AleaSoft, May 13, 2020. The exceptional nature of the current situation is also affecting the prices of PPA contracts that are currently being negotiated. Faced with this situation that may hinder the plans of some renewable and photovoltaic energy projects, the need for a robust and flexible energy buying and selling strategy based on reliable forecasts that provide a clear vision of the market in all horizons is more important than ever.
Evolution of the PPA prices
The prices agreed in a long‑term PPA contract reflect the long‑term view of the electricity market prices held by each of the parties of the agreement. This long‑term vision is inevitably influenced by the current conditions of the energy markets and, as expected, a clear relationship is observed between the PPA prices and the evolution of the long‑term electricity futures prices.
In a situation such as the current one of very low prices in the electricity spot markets in Europe and a state of uncertainty in the face of the recovery from the crisis caused by the COVID‑19 pandemic, the PPA prices are registering a downward trend. The estimates are that since the beginning of 2020 the PPA prices fell by around 9% in Europe and by around 5% in Spain. If we go back to the middle of the year 2019, the fall reaches 16%.
This downward trend in the PPA prices is marked by the drop that the gas prices are registering since the second half of September 2018 and which also impacted the drop in prices of the spot and electricity futures markets. The CO2 emission rights prices, which significantly affect the electricity futures markets, also regressed in recent months.Source: Prepared by AleaSoft using data from ICE and EEX.
In mid‑March, when the health crisis erupted in Europe and the governments began to take measures that paralysed much of the economic activity, the European CO2 emission rights futures and the Brent oil futures registered very severe falls. This drop had a major impact on the electricity futures and also on the prices of the PPA contracts that were being negotiated. Some estimates indicate falls in PPA prices of between 10% and 15% in Europe and somewhat less in Spain, between 8% and 10%.
Since the first days of April, the electricity futures prices began to recover. At the same time, a certain recovery in PPA prices of between 6% and 12%, between 5% and 8% in Spain, was also estimated, but they remain at levels prior to the March collapse.
Low prices in PPA contracts represent a difficult situation for the new renewable energy projects seeking financing, especially photovoltaic, since the income that can be secured through a PPA is now lower.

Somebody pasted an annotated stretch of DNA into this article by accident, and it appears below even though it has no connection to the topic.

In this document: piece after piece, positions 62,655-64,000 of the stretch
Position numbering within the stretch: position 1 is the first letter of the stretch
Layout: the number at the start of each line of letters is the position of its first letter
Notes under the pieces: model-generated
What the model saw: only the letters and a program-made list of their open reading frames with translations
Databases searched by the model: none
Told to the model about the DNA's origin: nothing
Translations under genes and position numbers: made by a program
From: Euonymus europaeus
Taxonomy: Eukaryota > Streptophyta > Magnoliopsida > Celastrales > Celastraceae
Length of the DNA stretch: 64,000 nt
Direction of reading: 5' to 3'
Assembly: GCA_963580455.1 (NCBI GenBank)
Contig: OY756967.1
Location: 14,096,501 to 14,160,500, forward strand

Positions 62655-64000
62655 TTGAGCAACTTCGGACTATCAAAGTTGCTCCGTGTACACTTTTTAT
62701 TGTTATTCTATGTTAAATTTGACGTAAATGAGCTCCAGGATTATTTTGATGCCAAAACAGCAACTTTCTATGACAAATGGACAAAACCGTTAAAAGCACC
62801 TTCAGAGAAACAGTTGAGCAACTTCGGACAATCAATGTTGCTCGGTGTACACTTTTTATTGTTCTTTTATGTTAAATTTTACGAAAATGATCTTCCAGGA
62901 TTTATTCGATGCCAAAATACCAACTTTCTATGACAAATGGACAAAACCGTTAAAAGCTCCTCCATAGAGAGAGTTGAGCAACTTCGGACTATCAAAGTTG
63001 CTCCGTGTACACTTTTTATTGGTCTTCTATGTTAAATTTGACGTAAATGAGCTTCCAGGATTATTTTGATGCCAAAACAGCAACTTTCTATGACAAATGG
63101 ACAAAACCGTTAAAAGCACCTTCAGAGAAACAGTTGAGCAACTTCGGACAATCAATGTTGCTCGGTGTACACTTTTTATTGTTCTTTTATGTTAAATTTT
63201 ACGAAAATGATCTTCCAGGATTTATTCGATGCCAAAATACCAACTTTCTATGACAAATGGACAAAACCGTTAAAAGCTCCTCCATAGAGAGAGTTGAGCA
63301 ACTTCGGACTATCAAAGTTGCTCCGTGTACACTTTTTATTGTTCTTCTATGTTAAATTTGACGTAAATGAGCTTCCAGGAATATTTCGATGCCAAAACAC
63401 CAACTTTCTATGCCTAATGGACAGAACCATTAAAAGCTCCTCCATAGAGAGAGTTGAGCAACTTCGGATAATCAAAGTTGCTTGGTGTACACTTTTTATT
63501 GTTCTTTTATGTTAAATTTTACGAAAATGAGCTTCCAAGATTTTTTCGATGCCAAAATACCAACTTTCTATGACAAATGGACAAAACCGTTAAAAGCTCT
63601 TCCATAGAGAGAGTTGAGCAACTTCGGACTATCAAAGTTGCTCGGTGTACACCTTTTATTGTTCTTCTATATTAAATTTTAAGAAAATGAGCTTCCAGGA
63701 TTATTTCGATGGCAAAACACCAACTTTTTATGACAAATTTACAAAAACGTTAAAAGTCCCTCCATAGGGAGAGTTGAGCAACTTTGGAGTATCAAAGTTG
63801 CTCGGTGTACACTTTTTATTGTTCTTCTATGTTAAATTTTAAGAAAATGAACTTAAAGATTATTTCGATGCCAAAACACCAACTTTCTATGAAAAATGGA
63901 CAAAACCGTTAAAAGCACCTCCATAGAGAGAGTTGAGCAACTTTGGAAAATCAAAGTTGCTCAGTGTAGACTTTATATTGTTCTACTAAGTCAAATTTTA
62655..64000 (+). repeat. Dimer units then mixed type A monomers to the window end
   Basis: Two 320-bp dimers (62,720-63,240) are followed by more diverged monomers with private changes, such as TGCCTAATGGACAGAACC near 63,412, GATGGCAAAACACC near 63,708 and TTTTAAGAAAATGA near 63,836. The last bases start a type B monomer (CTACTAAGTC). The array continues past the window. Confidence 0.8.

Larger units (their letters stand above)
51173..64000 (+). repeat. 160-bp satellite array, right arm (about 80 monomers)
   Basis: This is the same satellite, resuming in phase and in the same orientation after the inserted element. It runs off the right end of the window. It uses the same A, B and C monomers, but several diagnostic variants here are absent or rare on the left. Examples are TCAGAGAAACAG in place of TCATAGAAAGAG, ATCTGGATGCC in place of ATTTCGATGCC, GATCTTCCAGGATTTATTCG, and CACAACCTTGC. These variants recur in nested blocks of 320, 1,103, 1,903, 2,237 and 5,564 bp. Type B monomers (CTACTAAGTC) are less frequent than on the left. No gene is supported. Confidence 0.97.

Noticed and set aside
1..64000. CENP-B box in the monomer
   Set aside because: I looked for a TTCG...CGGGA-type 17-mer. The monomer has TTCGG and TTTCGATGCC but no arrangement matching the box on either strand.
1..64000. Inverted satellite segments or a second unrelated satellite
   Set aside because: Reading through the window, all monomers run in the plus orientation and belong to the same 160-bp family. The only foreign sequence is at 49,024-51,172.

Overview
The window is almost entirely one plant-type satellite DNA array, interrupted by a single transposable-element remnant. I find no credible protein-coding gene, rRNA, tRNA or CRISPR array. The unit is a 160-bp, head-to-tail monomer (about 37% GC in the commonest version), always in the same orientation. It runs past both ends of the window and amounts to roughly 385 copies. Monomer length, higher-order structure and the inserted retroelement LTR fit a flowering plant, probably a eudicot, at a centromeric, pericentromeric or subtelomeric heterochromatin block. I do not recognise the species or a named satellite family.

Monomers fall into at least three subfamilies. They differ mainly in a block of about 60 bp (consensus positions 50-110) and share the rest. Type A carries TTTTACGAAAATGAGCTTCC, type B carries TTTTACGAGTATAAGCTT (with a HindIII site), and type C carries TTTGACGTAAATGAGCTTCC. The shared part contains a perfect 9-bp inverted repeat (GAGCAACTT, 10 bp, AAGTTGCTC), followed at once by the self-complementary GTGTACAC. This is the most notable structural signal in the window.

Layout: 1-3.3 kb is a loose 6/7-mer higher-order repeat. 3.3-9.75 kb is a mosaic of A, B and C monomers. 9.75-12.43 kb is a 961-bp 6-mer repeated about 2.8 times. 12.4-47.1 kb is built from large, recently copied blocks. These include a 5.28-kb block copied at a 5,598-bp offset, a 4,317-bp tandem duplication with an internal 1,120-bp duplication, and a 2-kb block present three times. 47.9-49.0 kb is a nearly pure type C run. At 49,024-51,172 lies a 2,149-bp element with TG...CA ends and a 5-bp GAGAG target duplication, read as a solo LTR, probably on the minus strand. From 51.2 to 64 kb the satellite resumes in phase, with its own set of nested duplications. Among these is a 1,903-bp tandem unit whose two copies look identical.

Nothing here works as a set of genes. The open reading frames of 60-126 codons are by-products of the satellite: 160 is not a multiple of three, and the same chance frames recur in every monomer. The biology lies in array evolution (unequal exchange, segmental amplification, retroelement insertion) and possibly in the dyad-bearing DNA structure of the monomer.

Beyond the PPA vs merchant debate
In general, but especially in a situation like the current one, at AleaSoft it was always considered that the disjunctive of PPA-based project vs merchant project does not make much sense. Selling all the energy through a PPA contract, depending on the conditions, allows practically all the risk of the market price to be eliminated, but, on the other hand, does not allow any flexibility to take advantage of the moments when the market prices are more favourable. Similarly, selling all the energy to the market ensures always receiving the best price, but it represents being exposed to episodes of very low prices, such as the current one.
From the point of view of an energy buyer, such as a large consumer, a retailer or an electro‑intensive industry, the situation is exactly the same, but with opposite interests. That is, it is possible to ensure the cost of the energy with a PPA contract, but not have the flexibility to take advantage of situations with favourable conditions of low prices.
According to AleaSoft, the key is in a strategy of energy purchase or sale and of risk coverage. In this sense, the best strategy is the diversification, which allows, for example, signing a PPA when there is the possibility of doing it under advantageous conditions, going to market when the prices are favourable and trading in the futures markets if attractive opportunities appear. All this in the short, medium and long term.
Obviously, the conditions at each moment are always more advantageous for one of the parties, the buyer or the seller, than for the other. Therefore, it is very important to have a clear vision of the market in all horizons, short, medium and long term, in order to know how to correctly identify and forecast those opportunities. For AleaSoft, the key is in a robust strategy based on reliable forecasting of the energy markets in all horizons. A flexible strategy that places amounts of energy at different horizons depending on the conditions of each moment and that has a remnant to be able to take advantage of exceptional or infrequent conditions, such as the current ones, when these are favourable.Source: AleaSoft.
Source: AleaSoft Energy Forecasting.